The review proposes that any new Mental Health Act, or any revision to it, make explicit that these principles should govern all uses of the Act and that these should appear explicitly in the Act itself, not only in the code of practice or hidden away in an appendix. It would be intended that everything done under the power of The Act would follow these principles. The Care Act has a similar set of principles already.
The recommendations of the Review are about things that could be changed within the existing law and practice around the Mental Health Act to put these principles into action. “In exercising any powers under [the] Act,” the Review says “all practicable steps must be taken to:
- support a person subject to this Act to express their will and preferences;
- have particular regard to the person’s will and preferences, even where an intervention in the absence of consent is expressly authorised by this Act;
- promote the person’s dignity, and accord them due respect, including respecting their social and caring relationships; and
- take steps to ensure that the person understands their rights and entitlements whilst they are subject to the Act”
All things that happen under the Mental Health Act should be done in “timely” fashion; “in the least restrictive and least invasive manner”; “ within a “supportive, healing environment with a view to ending the need to be subject to coercive powers” and in a way that “respects and acknowledges the person’s qualities, strengths, abilities, knowledge and past experience; and in particular, respects and acknowledges person’s individual diversity including any protected characteristics under the Equality Act.”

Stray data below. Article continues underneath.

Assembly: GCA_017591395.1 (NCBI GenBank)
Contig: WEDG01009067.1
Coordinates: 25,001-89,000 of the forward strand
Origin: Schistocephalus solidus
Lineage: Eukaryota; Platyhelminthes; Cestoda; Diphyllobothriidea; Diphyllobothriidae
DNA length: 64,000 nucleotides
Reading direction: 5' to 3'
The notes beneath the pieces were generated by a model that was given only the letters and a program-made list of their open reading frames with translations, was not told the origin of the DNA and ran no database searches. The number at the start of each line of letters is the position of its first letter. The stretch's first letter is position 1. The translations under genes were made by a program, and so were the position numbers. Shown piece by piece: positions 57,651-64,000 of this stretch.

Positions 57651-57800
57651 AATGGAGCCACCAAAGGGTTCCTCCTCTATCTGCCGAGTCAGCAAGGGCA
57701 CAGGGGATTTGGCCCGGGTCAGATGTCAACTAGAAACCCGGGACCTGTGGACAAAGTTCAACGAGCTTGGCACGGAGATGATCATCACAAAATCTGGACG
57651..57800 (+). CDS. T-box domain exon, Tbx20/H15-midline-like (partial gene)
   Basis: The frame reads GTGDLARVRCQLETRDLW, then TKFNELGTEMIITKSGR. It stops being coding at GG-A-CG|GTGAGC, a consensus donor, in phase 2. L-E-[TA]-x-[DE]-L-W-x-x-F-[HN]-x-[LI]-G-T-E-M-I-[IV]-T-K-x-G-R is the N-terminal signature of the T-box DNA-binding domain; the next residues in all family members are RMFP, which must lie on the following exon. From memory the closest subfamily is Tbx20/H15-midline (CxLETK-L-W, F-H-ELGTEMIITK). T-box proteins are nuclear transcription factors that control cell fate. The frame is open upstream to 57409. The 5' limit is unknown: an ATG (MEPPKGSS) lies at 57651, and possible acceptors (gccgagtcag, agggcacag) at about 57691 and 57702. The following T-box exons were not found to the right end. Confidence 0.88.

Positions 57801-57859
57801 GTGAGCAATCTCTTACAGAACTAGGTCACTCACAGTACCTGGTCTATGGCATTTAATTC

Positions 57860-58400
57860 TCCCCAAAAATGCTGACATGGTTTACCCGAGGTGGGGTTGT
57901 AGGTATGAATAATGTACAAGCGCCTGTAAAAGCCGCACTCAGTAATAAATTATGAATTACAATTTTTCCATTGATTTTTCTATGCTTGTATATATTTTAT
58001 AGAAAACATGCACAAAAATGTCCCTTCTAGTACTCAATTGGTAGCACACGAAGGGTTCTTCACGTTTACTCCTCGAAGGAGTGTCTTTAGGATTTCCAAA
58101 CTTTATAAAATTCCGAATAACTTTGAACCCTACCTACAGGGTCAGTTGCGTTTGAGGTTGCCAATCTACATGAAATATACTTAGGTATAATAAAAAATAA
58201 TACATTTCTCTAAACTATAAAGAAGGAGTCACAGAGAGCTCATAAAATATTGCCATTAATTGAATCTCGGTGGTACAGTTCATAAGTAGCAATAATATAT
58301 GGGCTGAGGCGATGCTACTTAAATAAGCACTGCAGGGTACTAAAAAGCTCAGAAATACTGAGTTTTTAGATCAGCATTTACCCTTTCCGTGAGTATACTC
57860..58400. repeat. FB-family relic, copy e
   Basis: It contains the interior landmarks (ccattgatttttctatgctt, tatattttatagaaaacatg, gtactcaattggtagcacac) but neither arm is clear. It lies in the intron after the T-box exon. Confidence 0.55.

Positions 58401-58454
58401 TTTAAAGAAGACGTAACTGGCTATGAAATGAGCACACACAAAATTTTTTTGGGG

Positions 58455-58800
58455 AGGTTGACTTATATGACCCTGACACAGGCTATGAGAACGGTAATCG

The rest of the recommendations of the Review are suggested ways that these principles might be put into action within services that have legal powers and legal responsibilities defined under the current or any future Mental Health Act.
The Review recommends that “MHA regulations and forms should be amended to require professionals to record how the principles have been taken into consideration, and to enable local auditing and monitoring and CQC (Care Quality Commission) should consider this as part of their monitoring and inspection role.”
What should we make of these principles?
The good thing about principles is that they are statements you can measure something else against: is what is happening to me closer or further away from meeting this principle? The bad thing about principles such as these is they are ideas which are translated into what people do or how things run, rather than being things that are definitely happening or not. They aren’t the same as absolute rights to something happening. A way to look at them would be the difference between saying ‘we see everyone as quickly as we can’ and ‘we see everyone within three hours’.
If these principles are adopted and written into a future revision of the Mental Health Act they make explicit in the Act itself ideas that have previously featured in the Code of Practice. The principles would tell anyone using the Mental Health Act how they were supposed to be doing something; not just what they can and cannot do under the law. The Review also recommends that the ‘how’ services are doing things should be recorded and that the Care Quality Commission should monitor and inspect based on these principles.